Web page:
Some significant reinforcement occurred the next morning when Dr. Lindberg, Gale, and I (and a few other NLM staff members) saw hundreds of finely weaved baskets and intricate artifacts given to the Southcentral Foundation’s Primary Care Center. The gifts, mostly from the 20th century, were from grateful Alaska Native patients to local physicians and traditional healers.
The art’s inspirational power sparked a second, informal conversation about the richness of the history of Alaska Native, Native American, and Native Hawaiian health. As we talked, the members of the NLM visiting team agreed that the legacy of Alaska Native, Native American, and Native Hawaiian health was significantly more multi-dimensional, interesting, and hopeful than we appreciated.
We also began to discuss–for the first time–if a more complete and compelling narrative about health and history was likely to emerge if told by Alaska Natives, Native Americans, and Native Hawaiians.
As events unfolded, it took about 18 months of listening circles, and another year of consultations with groups of Alaska Natives, Native Americans, and Native Hawaiians, before Dr. Lindberg set up a committee within NLM (with Native consultants) to plan a possible Native Voices exhibit. This was followed (from 2007-2013) by more than 60 personal interviews between Dr. Lindberg and Alaska Natives, Native Americans, and Native Hawaiian tribal leaders, native healers, physicians, nurses, public health officials, students, educators, clergy, and veterans.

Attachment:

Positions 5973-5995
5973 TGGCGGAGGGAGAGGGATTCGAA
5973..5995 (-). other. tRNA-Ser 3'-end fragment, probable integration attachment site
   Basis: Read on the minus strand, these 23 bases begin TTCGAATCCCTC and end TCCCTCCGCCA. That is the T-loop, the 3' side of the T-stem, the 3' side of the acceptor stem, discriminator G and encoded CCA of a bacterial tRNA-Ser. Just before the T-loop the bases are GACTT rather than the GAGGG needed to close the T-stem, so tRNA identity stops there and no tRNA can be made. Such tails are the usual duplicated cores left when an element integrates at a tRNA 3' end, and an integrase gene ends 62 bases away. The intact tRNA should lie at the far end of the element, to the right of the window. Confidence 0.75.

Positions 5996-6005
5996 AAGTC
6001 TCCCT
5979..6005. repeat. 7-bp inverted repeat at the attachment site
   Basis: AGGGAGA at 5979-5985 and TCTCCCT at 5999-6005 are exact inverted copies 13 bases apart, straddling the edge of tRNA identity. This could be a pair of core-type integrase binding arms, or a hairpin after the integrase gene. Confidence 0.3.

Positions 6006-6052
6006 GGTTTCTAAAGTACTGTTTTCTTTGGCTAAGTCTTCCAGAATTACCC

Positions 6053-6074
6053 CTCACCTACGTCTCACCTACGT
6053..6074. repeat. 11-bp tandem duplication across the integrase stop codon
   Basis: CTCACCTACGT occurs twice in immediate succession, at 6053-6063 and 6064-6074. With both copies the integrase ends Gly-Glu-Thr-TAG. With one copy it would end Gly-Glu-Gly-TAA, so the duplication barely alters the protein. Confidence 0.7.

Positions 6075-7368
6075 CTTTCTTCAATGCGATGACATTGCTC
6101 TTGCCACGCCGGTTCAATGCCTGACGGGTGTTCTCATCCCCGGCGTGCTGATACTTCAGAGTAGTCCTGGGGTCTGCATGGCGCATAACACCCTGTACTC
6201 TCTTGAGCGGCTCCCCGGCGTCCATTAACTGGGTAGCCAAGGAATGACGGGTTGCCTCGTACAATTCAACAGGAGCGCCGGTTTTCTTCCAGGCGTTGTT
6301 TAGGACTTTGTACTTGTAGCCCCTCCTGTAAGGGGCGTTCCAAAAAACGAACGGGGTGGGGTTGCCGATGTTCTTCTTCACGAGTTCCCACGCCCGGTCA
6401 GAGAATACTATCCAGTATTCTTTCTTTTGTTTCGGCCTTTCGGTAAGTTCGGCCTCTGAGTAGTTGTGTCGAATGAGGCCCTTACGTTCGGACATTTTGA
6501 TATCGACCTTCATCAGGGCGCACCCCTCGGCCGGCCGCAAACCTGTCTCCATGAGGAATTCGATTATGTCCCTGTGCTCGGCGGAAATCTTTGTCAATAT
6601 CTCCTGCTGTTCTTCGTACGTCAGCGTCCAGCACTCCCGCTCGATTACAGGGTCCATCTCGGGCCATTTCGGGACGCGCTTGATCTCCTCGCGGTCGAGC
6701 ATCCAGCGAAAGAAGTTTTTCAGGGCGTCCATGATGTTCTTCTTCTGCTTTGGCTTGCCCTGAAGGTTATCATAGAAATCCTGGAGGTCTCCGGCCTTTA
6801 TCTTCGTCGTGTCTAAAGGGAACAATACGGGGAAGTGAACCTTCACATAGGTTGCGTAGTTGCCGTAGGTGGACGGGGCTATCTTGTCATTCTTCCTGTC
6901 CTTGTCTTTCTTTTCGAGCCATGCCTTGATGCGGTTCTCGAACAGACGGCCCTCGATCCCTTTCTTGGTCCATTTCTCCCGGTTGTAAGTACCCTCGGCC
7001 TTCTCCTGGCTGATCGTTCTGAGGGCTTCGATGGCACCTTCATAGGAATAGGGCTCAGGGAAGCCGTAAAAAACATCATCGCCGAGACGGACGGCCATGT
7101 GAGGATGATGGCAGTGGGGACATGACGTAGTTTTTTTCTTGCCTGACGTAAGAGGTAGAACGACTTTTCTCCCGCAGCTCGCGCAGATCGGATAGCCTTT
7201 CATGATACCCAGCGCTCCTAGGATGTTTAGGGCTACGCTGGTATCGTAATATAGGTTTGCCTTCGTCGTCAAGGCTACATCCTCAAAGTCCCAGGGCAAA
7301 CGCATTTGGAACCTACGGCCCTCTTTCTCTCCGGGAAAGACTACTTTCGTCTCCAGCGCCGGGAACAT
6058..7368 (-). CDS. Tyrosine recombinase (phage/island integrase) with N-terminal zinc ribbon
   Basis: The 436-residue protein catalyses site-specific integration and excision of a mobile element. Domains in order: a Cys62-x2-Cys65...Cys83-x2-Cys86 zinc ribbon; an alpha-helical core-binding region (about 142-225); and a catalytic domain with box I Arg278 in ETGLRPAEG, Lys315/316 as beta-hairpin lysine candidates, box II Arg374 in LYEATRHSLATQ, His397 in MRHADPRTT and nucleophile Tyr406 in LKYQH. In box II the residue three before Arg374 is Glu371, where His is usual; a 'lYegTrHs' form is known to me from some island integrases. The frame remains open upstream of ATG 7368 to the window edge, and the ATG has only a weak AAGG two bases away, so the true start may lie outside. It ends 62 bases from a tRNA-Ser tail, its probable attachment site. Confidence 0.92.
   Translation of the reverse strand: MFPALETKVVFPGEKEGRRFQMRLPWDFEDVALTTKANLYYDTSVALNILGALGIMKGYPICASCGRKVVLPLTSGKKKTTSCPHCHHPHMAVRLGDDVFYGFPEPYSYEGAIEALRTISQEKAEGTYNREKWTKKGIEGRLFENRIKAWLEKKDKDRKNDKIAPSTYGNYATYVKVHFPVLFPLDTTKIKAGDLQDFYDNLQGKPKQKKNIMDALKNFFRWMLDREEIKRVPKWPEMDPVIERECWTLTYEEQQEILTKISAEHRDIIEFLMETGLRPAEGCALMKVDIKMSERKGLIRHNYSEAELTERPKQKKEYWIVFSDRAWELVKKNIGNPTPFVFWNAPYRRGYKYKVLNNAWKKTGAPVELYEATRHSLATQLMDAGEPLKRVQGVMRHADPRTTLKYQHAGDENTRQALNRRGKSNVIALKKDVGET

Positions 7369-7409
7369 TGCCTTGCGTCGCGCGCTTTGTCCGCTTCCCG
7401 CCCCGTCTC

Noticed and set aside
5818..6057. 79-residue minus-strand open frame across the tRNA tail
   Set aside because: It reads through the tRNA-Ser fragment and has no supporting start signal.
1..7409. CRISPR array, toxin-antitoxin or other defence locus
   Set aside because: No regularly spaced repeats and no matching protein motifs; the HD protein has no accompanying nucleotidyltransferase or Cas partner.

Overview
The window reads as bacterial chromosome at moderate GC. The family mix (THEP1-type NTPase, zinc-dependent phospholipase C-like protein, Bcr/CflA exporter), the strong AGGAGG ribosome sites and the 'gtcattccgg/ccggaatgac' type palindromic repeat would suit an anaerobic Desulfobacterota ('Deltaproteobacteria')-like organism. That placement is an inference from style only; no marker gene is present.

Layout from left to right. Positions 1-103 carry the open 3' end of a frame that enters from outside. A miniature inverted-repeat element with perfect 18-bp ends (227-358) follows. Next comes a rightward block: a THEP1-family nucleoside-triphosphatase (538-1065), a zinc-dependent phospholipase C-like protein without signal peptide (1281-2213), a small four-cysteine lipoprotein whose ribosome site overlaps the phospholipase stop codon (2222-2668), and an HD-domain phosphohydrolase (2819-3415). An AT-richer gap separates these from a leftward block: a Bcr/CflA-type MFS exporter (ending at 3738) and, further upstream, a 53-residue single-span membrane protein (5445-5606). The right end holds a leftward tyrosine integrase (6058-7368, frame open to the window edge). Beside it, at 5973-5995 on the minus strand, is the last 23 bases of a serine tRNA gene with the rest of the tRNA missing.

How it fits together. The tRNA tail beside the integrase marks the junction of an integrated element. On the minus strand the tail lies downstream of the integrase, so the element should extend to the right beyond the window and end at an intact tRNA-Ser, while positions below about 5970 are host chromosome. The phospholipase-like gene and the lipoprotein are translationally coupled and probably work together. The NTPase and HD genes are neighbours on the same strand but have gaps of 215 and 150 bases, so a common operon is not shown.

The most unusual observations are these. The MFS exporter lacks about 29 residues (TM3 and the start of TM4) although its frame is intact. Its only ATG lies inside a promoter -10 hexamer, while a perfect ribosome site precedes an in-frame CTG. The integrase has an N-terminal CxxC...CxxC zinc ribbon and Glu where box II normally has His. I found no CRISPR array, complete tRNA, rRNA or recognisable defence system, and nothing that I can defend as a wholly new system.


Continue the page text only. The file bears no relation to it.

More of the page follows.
The on-location interviews, sometimes on tribal lands, created a corpus of comments about Alaska Native, Native American, and Native Hawaiian health, illness, healing, and community that became the heart of NLM’s Native Voices exhibition. As Dr. Lindberg envisioned, the Native Voices’ video content’s authenticity is derived from hearing the interviewee’s own words.
It took a couple of years to assemble the commonalities and unique insights among the interviewees into accessible, interactive video packages. On the counsel of Native consultants, NLM added other features to the Native Voices exhibition, such as Native art related to healing and a timeline to contextualize Alaska Natives, Native Americans, and Native Hawaiian medical and socio-political history. All of these were on display at NLM between 2011 and 2015. Some of the latter features remain accessible at NLM’s original Native Voices website and the Native Voices traveling exhibition website. Most of the Native Voices video content is also available for free via an iTunes or Android app.
However, every journey begins with a small step. And in this case, Ted’s photo captures the moment that sparked an exhibition about Alaska Native, Native American, and Native Hawaiian health, as well as an introduction to their historical and cultural challenges and accomplishments.
Finally, while Ted routinely deflects praise to Dr. Lindberg and the many NLM staff members who conceived, planned, and developed the Native Voices exhibition, Dr. Mala’s many contributions to the exhibition–including a well-timed photograph–are gratefully acknowledged.
By Robert A. Logan